19 December 2013
Baptist pioneer collective launched
A new collective of Baptists was launched on Monday 9 December.
The Baptist Pioneer Collective seeks to identify and support 400 new Baptist pioneers over the next five years to go where there is no church, to do what Jesus did and see what happens.
"Over the next 5 years (2014-2019) we want to release a tribe of 400 Baptist pioneers to engage in creative and entrepreneurial mission beyond the fringe of existing congregational life in the UK, to seek the Kingdom of God in new ways, new cultures and new contexts," they said.
Pioneer Louise Frood wanted to share with others what she had found after her life-changing encounter with Jesus: "About four years ago I started making up some flasks of soup, buying loaves of bread and heading to the High Street with my friend, looking for people who were hungry, lonely or wanted someone to talk to. We soon got to know the local rough sleepers and addicts and began meeting the same faces each week.
"This progressed into weekly hot meals, street barbeques, Christmas parties, curry evenings, under-the-bridge worship, a few healings, broken addictions and some of the guys coming to know Jesus."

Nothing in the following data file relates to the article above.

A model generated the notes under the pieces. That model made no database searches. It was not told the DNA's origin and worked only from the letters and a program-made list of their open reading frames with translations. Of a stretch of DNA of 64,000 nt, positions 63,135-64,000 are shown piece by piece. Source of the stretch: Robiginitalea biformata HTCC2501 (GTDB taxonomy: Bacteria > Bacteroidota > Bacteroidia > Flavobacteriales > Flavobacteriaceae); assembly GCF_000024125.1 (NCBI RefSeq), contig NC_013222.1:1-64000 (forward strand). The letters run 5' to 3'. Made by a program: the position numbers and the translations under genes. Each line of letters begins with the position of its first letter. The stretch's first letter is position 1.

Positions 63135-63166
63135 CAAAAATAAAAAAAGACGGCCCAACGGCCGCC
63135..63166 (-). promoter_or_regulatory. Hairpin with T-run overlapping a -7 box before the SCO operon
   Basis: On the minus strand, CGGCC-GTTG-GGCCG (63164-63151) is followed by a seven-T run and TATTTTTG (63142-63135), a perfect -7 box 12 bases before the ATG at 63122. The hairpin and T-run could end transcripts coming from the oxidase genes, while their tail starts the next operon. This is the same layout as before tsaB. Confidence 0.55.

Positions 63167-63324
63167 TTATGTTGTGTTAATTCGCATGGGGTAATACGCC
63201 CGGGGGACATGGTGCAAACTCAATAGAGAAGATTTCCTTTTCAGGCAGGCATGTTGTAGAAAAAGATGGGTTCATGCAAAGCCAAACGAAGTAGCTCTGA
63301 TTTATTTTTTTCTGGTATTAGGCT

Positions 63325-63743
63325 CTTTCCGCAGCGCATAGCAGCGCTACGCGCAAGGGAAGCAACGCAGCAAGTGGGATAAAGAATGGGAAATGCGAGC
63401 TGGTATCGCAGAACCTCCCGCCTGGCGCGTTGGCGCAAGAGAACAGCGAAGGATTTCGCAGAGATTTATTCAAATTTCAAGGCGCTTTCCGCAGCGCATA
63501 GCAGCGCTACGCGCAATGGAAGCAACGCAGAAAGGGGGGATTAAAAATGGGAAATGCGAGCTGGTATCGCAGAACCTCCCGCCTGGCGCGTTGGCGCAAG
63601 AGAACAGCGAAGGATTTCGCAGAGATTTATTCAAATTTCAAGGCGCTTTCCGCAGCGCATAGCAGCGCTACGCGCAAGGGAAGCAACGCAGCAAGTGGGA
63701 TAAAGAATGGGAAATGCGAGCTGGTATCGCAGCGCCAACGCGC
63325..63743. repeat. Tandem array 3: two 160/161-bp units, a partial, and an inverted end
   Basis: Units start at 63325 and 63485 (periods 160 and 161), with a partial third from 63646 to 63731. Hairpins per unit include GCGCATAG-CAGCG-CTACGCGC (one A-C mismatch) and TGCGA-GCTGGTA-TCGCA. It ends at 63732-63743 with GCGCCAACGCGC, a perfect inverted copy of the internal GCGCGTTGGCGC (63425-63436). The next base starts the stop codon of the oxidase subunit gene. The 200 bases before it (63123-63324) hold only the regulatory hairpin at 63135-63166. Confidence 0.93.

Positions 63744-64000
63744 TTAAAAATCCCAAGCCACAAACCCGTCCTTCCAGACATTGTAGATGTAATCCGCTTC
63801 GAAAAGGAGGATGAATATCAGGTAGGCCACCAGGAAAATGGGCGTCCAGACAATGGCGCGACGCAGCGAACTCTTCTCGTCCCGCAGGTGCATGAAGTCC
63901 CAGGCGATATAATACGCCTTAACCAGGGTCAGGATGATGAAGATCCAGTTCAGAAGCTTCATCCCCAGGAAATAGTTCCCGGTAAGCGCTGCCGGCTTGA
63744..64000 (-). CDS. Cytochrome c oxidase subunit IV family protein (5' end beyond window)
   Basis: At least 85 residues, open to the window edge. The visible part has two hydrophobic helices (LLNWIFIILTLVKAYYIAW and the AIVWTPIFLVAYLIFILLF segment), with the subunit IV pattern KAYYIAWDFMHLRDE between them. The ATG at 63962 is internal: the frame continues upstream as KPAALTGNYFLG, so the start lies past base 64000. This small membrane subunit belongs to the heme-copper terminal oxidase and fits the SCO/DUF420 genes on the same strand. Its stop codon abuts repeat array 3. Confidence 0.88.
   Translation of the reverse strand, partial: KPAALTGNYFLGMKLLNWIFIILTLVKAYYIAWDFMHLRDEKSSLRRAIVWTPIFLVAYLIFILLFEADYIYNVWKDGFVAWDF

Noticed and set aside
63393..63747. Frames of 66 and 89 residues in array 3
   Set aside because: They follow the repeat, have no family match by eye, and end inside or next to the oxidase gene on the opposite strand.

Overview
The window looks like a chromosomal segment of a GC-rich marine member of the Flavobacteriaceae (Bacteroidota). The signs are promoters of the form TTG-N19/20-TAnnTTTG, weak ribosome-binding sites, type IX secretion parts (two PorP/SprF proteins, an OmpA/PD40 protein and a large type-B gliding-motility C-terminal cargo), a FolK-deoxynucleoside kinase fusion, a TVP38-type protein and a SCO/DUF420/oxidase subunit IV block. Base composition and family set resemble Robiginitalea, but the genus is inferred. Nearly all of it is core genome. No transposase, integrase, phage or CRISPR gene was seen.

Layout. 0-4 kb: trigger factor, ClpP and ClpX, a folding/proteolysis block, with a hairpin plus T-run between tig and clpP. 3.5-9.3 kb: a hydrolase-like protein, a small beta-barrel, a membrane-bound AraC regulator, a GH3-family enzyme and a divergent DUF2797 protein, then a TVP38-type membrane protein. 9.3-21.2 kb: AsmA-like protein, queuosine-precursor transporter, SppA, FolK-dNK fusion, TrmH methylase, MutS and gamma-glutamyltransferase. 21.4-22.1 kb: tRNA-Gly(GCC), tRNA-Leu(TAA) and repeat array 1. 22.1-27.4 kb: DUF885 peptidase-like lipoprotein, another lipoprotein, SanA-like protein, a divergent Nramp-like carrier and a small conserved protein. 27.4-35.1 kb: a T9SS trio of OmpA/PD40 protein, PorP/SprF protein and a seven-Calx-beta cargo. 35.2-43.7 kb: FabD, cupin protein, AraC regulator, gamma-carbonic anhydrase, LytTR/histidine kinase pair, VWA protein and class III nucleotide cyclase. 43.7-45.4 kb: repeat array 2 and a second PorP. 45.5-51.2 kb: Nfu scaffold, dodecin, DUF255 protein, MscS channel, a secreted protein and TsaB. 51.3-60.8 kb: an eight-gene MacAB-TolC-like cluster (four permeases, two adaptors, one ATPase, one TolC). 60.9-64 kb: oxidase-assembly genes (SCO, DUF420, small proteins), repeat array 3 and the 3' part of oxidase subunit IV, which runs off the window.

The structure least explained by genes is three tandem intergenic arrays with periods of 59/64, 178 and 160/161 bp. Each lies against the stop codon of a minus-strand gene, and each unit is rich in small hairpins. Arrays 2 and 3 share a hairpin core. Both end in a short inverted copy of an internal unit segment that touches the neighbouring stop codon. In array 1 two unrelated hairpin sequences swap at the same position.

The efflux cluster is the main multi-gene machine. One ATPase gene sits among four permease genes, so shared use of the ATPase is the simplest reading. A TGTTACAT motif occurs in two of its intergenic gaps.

Another pioneer is Emma Nash, an ordained Baptist minister, who spends more time serving coffee than communion: "I recently became mission development minister for a church coffee shop. I spend my time serving the local community with coffee and planning fresh ways of sharing the gospel on the high street. My heart is for people who have never been to church."
As a pioneer, Emma aims to consider the best way to reach a particular culture. She advocates mission which goes to where people are rather than expecting them to come to church. For her it is about incarnational mission which means living alongside people and putting love and faith into action.
The Pioneer Collective is about reclaiming the pioneering Baptist heritage. Its aims are to encourage, equip and release pioneers and to provide them with mentoring and training. Lead partners are Urban Expression, Incarnate Network, Light Project and BMS World Mission.
In 2012 Baptists celebrated 400 years of Baptist presence in Britain. From this they began to look beyond 400 www.beyond400.net and to begin conversations about the future of their mission and ministry together. The vision behind the Pioneer Collective is one outcome of those discussions.